9 6-9 Capturing the Full Potential of a Strategic Alliance  Capacity of partners to defuse organizational frictions  Ability to collaborate effectively over time and work through challenges  Technological and competitive surprises  New market developments  Changes in their own priorities and competitive circumstances  Collaborative partnerships nearly always entail an evolving relationship whose competitive value depends on  Mutual learning  Cooperation  Adaptation to changing industry conditions  Competitive advantage emerges when a company acquires valuable capabilities via alliances it could not obtain on its own

10 6-10 Potential Benefits of Alliances to Achieve Global and Industry Leadership  Get into critical country markets quickly to accelerate process of building a global presence  Gain inside knowledge about unfamiliar markets and cultures  Access valuable skills and competencies concentrated in particular geographic locations  Establish a beachhead to participate in target industry  Master new technologies and build new expertise faster than would be possible internally  Open up expanded opportunities in target industry by combining firm’s capabilities with resources of partners

11 6-11 Why Alliances Fail  Ability of an alliance to endure depends on  How well partners work together  Success of partners in responding and adapting to changing conditions  Willingness of partners to renegotiate the bargain  Reasons for alliance failure  Diverging objectives and priorities of partners  Inability of partners to work well together  Changing conditions rendering purpose of alliance obsolete  Emergence of more attractive technological paths  Marketplace rivalry between one or more allies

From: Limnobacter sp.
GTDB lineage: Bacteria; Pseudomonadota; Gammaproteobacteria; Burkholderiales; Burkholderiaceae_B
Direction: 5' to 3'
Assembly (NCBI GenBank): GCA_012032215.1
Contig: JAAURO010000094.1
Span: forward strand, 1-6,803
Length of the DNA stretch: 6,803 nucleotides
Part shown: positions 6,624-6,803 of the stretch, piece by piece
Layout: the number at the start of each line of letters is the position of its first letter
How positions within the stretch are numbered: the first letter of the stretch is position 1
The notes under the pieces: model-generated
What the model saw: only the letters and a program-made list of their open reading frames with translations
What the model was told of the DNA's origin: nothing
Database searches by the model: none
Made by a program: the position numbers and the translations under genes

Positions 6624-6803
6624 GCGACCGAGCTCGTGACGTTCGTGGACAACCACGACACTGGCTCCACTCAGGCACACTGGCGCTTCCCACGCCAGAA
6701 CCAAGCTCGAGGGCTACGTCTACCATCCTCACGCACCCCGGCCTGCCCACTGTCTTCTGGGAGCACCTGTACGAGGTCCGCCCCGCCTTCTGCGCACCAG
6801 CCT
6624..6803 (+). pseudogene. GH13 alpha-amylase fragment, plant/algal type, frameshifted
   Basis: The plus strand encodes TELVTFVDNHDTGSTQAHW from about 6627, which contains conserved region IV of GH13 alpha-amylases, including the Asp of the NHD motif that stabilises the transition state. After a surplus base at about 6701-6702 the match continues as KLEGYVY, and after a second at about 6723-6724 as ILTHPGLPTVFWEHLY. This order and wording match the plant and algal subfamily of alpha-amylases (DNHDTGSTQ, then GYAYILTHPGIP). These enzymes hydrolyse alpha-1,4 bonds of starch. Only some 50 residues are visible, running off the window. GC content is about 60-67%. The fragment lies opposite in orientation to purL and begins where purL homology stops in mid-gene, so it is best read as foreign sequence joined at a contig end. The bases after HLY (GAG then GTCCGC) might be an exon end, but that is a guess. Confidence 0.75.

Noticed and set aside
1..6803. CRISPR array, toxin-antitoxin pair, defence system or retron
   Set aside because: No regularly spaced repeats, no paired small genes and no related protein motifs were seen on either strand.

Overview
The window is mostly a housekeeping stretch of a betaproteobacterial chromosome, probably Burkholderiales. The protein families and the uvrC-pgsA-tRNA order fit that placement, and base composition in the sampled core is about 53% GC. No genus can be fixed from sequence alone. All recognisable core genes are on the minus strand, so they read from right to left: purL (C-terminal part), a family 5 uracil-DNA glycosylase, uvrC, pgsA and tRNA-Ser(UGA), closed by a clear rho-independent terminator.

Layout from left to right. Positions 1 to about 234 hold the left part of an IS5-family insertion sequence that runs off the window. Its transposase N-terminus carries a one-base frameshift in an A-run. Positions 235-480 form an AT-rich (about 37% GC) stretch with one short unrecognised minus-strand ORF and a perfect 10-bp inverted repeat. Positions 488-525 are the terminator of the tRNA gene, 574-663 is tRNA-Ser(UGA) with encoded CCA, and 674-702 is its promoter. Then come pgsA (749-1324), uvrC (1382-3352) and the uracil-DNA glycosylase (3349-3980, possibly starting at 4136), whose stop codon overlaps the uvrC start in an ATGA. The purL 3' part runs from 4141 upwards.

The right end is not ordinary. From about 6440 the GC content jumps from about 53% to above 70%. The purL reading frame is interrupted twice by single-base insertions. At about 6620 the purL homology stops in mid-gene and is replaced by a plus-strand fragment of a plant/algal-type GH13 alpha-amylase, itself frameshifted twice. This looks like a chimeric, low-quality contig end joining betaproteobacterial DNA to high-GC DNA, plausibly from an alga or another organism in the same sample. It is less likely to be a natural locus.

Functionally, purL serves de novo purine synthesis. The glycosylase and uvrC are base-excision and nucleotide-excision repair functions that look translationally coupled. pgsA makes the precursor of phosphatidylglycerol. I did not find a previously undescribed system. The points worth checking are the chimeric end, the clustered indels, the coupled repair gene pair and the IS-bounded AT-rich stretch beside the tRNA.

12 6-12 Merger and Acquisition Strategies  Merger – Combination and pooling of equals, with newly created firm often taking on a new name  Acquisition – One firm, the acquirer, purchases and absorbs operations of another, the acquired  Merger-acquisition  Much-used strategic option  Especially suited for situations where alliances do not provide a firm with needed capabilities or cost-reducing opportunities  Ownership allows for tightly integrated operations, creating more control and autonomy than alliances

13 6-13 Objectives of Mergers and Acquisitions  To pave way for acquiring firm to gain more market share and create a more efficient operation  To expand a firm’s geographic coverage  To extend a firm’s business into new product categories or international markets  To gain quick access to new technologies  To invent a new industry and lead the convergence of industries whose boundaries are blurred by changing technologies and new market opportunities